Their chops for learning new languages and trying to build things on their own. It is critical that we hire people who don’t just stop at the current language they use or they will look at every problem or opportunity from that perspective instead of the value another language or approach could bring to the table. They most often have to use their own time to develop these new skills.
James Lloyd-Townshend is the CEO at Cloud recruiters FRG Technology Consulting.
“A successful DevOps professional should have a…”
Strong passion and knowledge for the development and deployment of the product, as well as the integral server structure used to manage the product. They should also have an acute awareness of new technologies to help improve these processes.
The role of DevOps professionals is becoming more and more crucial to a Cloud implementation project. Cloud-based products are developed and deployed on a larger scale than ever before in the IT Industry, and it’s this shift that’s helping to shape the role requirements and technology background of a DevOps professional.
The implementation of Cloud-based products to deliver and deploy the newest versions of software highlights the need for an experienced DevOps Engineer who is responsible for upholding server infrastructure, keeping systems running smoothly through the deployment process, and moving a business forward technologically.
Calvin Brown is the DevOps Architect & Lead Developer for Kairu Consulting, LLC.
“The most important things to look for in both developers and operations persons (DevOps) is…”
How much they know about the other areas of the project. To explain, a project consists of these 3 elements: what the user sees, the code that runs, and the platform(s) that it runs on. That’s also usually broken into 3 careers: graphics, developers, and operations.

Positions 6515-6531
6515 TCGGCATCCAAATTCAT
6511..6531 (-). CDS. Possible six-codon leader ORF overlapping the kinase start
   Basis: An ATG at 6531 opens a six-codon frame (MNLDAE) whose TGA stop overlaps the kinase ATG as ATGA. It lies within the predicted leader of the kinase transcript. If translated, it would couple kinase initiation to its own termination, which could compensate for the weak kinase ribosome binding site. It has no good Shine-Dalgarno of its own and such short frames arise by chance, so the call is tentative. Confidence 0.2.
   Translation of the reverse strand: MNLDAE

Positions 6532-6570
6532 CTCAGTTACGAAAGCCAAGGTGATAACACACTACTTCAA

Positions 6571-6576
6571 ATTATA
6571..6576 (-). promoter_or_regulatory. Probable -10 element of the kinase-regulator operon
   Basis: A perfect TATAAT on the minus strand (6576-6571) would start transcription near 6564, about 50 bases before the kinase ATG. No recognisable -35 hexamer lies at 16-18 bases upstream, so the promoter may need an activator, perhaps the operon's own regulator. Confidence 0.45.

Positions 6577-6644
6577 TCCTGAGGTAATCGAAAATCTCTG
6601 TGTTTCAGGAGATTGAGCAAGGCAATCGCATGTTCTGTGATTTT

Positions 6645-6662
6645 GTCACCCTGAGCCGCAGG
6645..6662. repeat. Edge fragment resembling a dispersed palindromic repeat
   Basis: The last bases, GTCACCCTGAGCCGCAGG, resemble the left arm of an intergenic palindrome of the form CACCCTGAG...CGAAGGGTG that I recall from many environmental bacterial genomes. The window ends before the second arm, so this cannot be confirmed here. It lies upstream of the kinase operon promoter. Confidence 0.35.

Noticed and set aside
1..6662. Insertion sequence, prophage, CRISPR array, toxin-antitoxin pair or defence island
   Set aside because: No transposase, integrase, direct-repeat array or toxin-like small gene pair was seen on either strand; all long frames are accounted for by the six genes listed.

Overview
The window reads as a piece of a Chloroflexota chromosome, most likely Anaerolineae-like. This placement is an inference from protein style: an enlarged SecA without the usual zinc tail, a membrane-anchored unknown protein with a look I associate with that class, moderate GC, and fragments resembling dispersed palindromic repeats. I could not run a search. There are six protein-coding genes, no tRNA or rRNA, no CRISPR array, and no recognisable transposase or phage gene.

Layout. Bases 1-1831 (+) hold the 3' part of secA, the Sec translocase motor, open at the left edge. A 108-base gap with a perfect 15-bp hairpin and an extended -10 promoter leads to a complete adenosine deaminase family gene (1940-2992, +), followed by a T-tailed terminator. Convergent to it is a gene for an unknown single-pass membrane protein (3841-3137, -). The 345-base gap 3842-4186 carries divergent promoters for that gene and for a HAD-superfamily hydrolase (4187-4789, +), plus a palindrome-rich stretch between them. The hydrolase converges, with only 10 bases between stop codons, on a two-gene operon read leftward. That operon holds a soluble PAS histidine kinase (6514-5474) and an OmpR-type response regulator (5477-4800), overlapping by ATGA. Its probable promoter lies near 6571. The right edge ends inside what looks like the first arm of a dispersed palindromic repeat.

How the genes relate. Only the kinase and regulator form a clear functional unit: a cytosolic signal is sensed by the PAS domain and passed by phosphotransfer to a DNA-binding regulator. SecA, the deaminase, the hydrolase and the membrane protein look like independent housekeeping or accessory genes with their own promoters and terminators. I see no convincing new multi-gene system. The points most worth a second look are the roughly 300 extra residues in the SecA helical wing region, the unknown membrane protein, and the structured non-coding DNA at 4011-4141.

A good developer would know how to release their product to the world and how to check for security vulnerabilities, deploy machines, and use some of the same tools as the operations team. True, this is two career paths, but consultants like myself who must deliver a product online for our customers to see (and pay for) must know the basics of operations. The same is true for operations folks. Knowing how to build the code for release, write basic scripts, and deploy code is critical in today’s environment. The Cloud (especially Amazon AWS) makes this more of a reality. If a developer says they use AWS and understand EC2, they’re DevOps types of guys (and ladies). If operations candidates know CI/CD (continuous integration/continuous deployment), then they’re likely DevOps ready as well.